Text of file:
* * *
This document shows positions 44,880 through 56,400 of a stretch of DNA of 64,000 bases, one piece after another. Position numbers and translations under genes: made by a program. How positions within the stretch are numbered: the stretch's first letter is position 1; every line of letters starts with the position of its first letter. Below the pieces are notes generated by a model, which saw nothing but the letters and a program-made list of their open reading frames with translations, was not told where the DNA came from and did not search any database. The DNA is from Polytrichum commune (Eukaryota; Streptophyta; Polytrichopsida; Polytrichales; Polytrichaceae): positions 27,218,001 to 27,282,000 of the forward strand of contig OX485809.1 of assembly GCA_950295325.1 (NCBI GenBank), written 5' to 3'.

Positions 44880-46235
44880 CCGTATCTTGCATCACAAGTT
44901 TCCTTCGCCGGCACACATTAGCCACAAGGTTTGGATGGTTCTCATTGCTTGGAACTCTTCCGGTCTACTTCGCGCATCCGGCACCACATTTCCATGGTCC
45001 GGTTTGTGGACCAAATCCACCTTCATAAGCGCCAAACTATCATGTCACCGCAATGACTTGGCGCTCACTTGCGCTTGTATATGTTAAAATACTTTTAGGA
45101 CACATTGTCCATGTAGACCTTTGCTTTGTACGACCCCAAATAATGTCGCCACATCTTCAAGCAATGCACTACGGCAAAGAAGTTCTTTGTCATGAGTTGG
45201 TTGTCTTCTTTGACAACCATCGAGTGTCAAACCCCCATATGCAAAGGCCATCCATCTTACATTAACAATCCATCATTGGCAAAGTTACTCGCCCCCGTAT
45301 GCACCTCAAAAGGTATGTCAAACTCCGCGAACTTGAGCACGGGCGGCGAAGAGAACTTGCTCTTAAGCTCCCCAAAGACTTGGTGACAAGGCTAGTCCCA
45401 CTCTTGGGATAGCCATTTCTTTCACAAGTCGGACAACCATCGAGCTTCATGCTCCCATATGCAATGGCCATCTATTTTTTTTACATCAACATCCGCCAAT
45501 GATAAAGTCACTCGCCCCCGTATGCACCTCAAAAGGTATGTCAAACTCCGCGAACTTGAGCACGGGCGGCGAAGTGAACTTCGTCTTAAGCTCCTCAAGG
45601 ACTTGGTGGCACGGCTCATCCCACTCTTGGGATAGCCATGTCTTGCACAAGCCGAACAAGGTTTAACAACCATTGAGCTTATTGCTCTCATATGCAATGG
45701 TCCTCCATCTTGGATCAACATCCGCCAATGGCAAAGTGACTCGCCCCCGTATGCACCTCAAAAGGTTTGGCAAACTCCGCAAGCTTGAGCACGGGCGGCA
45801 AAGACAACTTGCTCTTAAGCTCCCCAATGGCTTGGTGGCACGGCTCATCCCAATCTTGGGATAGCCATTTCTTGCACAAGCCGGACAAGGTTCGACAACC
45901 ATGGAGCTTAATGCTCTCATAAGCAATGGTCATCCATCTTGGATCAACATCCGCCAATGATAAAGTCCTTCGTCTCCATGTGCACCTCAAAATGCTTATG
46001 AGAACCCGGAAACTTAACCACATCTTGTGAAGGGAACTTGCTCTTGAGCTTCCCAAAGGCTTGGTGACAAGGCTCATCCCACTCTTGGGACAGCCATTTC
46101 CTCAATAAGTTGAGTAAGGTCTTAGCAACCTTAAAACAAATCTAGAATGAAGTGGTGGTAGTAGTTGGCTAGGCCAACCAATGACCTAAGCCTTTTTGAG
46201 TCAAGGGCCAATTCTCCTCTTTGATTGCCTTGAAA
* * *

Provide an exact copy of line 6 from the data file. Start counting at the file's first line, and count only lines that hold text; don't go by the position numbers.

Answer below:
45101 CACATTGTCCATGTAGACCTTTGCTTTGTACGACCCCAAATAATGTCGCCACATCTTCAAGCAATGCACTACGGCAAAGAAGTTCTTTGTCATGAGTTGG